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Team Assignments – When Two Plus Two is Really Four

Dear teachers, tutors, and professors. I am sorry, but there is no such thing as a free lunch. Similarly, there is no such thing as “magical synergy during team projects”. Just – no. Trust me.

Team assignments are the second worst invention one sometimes involuntarily encounters (beaten only by Hannah Montana games – no, really). The idea that “if you put students together, it will make it easier for them to come up with amazing ideas and enable them to do more than each person individually” is unrealistic at best. It would work only under very specific conditions, namely that:

a) all students are equally motivated to do the assignment (i.e. you don´t have one hard-working student and three slackers)

b) all students are equally skilled (i.e. you don´t have three students with an average of D and one with an average of A+) and

c) the group actually works as a team (i.e. you don´t have four control-freaks who prefer to do everything on their own and then be accountable for their own mistakes)

Unfortunately, these conditions rarely hold in real life. So, in contrast to what many teachers believe, 2+2 is not “5” (yes, I am counting the extra magical synergy/creativity/what-have-you), but can be equal to 1, or 2 – if you are lucky (depends on how many ambitious students that particular group has).

However, there IS a way out for all those unhappy high-flyers who always did the team assignments on their own because “they had a terrible team”: It is called “division of labour”. Let me give you three simple steps how NOT to do a whole project alone:

1. Find a (reasonably) good team. Find either smart people, or at least the hard-working ones. Avoid party-goers, irresponsible guys and demotivated do-nothings.

2. Divide (and rule). Split work evenly, try to give everybody a part he or she feels comfortable with (i.e. do not force someone who hates maths to calculate monopoly profits or do not force a shy IT-guy to prepare a presentation). Make sure you control if people do what they were assigned in a timely manner, so that you don´t have to redo something in a rush just because somebody forgot.

3. Meet before the deadline, put everything together, all people check that all parts are of good quality. If you are all happy, submit it; otherwise correct it together.

There. Done. You might not get the mystical “creativity boost” in this way, but at least you won´t have to carry the world (project) all on your shoulders. Good luck!

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Posted by on 23 September, 2012 in Education

 

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The curse of being an overachiever

A top student who always knows the correct answer, aces all exams and gets full marks for homework assignments. A student who is unhappy as long as there is someone else in class slightly better at a particular subject, a student who wants to excel at everything. Welcome to the world of an (average?) overachiever, who does everything in his/her power to be above average.

What an unhappy world this is, if such a student lands in an environment that does not challenge him/her. Getting straight A´s (and cum laude) is not a big deal – because “yeah, everybody can do it”. Sure, 20% of students may be failing and kicked out, but that does not make this overachiever feel any better. (S)He feels that “everything is too easy” and that “this cannot be one of the best universities in the world because I do not have to study that much”.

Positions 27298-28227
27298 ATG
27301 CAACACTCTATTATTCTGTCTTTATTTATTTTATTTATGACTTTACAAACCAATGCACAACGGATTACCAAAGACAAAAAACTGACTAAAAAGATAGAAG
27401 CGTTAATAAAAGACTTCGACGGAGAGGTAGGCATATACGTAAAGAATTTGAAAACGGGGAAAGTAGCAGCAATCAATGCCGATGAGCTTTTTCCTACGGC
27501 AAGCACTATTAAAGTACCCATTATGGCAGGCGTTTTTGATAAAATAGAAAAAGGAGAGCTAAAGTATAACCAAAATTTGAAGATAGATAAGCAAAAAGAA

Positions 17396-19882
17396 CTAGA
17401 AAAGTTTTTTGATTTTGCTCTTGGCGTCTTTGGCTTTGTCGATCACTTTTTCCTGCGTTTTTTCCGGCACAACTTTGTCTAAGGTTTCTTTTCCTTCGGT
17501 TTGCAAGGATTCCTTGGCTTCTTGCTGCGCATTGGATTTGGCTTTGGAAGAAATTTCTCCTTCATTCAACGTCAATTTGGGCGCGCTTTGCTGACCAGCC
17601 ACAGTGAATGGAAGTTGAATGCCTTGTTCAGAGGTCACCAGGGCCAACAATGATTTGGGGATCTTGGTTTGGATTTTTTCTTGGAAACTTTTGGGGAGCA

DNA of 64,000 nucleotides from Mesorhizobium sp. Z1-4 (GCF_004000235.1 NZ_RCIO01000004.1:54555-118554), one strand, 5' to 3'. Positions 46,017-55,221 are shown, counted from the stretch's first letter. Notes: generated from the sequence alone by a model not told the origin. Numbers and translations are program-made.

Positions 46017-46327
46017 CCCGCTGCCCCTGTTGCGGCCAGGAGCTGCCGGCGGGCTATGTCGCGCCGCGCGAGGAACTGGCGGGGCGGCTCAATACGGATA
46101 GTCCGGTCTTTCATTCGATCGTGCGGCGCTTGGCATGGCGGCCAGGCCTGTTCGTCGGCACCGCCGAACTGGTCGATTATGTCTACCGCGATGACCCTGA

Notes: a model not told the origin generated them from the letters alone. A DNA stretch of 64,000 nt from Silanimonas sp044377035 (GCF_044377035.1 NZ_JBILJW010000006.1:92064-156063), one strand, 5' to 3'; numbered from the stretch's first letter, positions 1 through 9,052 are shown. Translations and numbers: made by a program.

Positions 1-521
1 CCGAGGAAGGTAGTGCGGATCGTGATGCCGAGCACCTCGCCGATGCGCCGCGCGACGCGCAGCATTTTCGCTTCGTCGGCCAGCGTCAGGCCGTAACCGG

The problem is that the top students tend to put the benchmark for success very high and if they reach it without much work (read: if they do not break down twice before they reach that specific goal), they feel that they are not working hard enough. A logical consequence is that they take up an extra course (usually one for older students) and find the challenge they were looking for.

However, there are two scenarios what could happen after that: A) The overachiever finds the right ballance of work and finds it rewarding (plus having a CV extra is a nice bonus) or B) the overachiever suddenly has too much on his/her plate and fails.

Unfortunately, unlike his/her peers, the overachiever is unable to deal with failure that easily. Going to bar and drinking herself (himself) to sleep is not an option (because tomorrow is a deadline for an important assignment!) and going to the resit exam is so embarrasing! Depression, loneliness and frustration follow, even though this student may still be among the top 5% at the university. Freaky? …

Today´s overachievers have it tough since hardly anyone is aware of their mere existence, but there is a way to help them: If every university designed a programme for “normal” students and added an “extra” workload for ambitious people (e.g. Honours Programme) that would be neither too low nor too high, it would provide the high-flyers with an opportunity to feel that they are doing their best and the university would make sure that they can stand the extra pressure. Just like in microeconomic theory – more is better (the more chocolate you have, the happier you are), but only up to a certain point (you become sick). So simple, yet so difficult to understand for most institutions. What a shame. High-flyers are people too!

 
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Posted by on 13 November, 2011 in Education

 

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